With its rich heritage of royals and home to brave warriors, our country’s connection to its indigenous weaponry craft is undeniable. The legacy of crafting weapons by deft and skilled artisans for the erstwhile kings and their trusted chiefs for wars has been a flourishing profession in India. In the next few paragraphs you shall be introduced to the spectacular weapon art from the valorous Rajputs of Udaipur.
Koftgiri is a popular cultural craft of Rajasthan, which can be traced back to the Mughal era, who were adept in koftgiri. Later on the Sikligar community restored it and brought it to Chittorgarh. Later on it was passed on to the karigars of Udaipur, where the fifth generation is still indulged in this craft. Koftgiri is a method of adorning the arms and weapons through beating work. It has its roots in India as it was incubated by the Mughals for adding embellishment to their personal swords. It can be both an inlay and overlay art. Inlaying is the technique of beating the design or pattern into iron. Or this can also be known as designing the weapons creatively.
With the advent of Koftgiri 500-600 years ago, the Sikligar community handcrafted fine and intricate arms for Mughal and Rajput soldiers, but, with the under the huge patronage of Rajasthan rulers, the art rapidly shifted to Udaipur where it flourished afterwards.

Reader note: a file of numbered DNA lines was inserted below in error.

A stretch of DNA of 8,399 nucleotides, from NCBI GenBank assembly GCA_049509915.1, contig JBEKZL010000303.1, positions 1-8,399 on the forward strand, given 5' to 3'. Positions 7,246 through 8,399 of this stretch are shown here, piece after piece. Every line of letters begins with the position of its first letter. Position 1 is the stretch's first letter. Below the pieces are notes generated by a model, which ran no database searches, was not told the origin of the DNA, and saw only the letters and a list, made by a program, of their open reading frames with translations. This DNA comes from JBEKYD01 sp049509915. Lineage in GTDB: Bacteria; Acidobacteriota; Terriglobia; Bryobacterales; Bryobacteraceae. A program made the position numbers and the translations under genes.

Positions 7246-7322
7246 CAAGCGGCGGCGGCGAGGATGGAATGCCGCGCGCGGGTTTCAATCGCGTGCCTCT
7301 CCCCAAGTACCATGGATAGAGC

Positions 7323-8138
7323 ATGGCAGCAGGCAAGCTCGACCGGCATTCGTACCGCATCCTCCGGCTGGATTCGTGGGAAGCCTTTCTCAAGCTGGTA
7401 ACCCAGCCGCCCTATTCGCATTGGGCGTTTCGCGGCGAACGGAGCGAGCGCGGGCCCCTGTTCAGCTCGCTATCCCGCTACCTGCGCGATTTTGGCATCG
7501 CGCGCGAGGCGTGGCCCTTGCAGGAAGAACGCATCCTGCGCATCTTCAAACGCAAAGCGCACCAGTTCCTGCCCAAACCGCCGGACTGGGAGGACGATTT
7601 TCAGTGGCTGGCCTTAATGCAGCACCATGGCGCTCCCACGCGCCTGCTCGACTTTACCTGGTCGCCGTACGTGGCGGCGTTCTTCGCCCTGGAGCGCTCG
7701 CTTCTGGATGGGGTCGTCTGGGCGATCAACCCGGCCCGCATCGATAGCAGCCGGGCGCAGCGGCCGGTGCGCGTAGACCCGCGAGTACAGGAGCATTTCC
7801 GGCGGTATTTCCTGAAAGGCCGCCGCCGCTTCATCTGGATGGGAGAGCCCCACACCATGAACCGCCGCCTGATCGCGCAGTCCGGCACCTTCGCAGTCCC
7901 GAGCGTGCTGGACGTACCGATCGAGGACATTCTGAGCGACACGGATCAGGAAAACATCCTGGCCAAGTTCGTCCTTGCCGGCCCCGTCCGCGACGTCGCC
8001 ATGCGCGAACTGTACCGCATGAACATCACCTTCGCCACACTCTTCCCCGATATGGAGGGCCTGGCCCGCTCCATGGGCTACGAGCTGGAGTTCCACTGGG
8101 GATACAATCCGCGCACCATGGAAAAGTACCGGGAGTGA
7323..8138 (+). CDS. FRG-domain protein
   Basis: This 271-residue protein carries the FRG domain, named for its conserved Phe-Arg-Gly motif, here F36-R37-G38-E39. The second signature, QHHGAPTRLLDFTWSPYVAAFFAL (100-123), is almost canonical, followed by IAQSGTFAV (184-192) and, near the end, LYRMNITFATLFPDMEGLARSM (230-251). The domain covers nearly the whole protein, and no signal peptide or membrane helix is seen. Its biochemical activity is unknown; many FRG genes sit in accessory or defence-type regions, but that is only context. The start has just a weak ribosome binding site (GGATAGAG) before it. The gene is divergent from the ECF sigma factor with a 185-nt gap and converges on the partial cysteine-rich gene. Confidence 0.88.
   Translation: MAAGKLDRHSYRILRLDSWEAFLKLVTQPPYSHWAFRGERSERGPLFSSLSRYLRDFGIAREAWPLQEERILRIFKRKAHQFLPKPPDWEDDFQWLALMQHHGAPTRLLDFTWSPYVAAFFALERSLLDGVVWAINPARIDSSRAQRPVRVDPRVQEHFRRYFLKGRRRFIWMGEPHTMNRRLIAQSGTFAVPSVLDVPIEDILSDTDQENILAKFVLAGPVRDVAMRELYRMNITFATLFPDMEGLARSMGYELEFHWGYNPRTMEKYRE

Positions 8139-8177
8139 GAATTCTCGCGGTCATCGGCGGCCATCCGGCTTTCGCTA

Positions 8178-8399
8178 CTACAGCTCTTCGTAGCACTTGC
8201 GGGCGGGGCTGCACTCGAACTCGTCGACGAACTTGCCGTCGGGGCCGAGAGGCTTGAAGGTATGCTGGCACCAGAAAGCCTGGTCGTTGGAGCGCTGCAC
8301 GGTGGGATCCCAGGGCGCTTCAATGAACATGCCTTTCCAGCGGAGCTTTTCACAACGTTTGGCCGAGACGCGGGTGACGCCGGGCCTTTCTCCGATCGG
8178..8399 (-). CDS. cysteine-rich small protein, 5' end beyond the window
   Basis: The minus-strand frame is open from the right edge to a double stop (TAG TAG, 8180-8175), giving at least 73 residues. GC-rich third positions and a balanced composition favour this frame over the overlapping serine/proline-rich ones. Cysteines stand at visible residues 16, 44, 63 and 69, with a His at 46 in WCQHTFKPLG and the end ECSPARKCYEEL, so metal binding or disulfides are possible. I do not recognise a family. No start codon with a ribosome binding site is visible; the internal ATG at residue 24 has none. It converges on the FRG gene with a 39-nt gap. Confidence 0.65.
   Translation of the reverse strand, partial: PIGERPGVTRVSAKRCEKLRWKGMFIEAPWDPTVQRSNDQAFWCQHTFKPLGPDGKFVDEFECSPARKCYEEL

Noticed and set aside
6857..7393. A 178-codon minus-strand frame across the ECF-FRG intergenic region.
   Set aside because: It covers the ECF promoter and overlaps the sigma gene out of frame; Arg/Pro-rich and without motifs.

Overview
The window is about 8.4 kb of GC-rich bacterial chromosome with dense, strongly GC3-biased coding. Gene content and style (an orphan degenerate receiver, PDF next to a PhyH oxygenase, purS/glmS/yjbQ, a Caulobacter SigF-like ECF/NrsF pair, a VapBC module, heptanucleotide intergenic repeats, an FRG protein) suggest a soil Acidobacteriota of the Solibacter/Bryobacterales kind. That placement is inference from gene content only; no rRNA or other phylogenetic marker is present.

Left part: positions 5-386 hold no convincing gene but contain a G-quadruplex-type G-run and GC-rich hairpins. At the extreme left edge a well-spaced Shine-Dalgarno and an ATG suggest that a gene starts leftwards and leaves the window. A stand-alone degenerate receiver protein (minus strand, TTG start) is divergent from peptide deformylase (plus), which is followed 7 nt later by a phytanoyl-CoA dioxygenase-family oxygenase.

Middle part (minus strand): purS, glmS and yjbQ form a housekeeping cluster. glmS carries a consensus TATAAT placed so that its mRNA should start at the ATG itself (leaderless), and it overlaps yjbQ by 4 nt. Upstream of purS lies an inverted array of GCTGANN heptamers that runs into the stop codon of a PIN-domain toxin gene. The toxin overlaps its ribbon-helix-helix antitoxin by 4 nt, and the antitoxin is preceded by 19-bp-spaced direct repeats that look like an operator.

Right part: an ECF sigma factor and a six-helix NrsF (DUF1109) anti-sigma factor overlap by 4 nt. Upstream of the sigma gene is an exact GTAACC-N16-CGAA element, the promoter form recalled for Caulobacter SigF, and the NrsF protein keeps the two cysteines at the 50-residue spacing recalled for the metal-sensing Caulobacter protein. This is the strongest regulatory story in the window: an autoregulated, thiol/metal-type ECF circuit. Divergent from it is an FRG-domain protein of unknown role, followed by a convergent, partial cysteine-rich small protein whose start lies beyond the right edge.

It initiated when kings used to commission the decoration of their weapons’ handles to artisans who would creatively create unique labyrinth pattern to impress the king. The kings who gave patronage were impressed only if they came across a new design which they have never seen before. And this led to the commencement of the splendid craft of carving on weapons.
As it was labour intensive and time taking, both men and women were employed in this craft. While the men handled the laborious work of inlaying, women handled the lighter work of material making, adding the finishing touch and packaging. The craft of damascening was bought to this country by Persian craftsmen after Mughal ruler’s invasion in 16th century. This technique afterwards became the legacy craft of Sikligar Community who are still involved in the craft of making swords, weapons and knives.
The majestic motifs of this art are authentic and are Indian in its form. It constitutes of plenty of linear and curvilinear designs which are carved using Gold and Silver wire. This is the most distinguishing feature of the sword craft. The basic raw materials are sourced from karkhana at Ajmer and Bhilwara and then manually beaten into desired forms using the required tools.
The most spectacular fact about this art is that there is no involvement of machineries in this process and it is still practised in the same old form, that is, by using only hand by adept craftsmen. Originally this craft was carved on handles of knives and daggers.
But in modern times, exemplary contemporary versions of koftgiri can be witnessed exclusive cutlery, hunting knives and even decorative curios.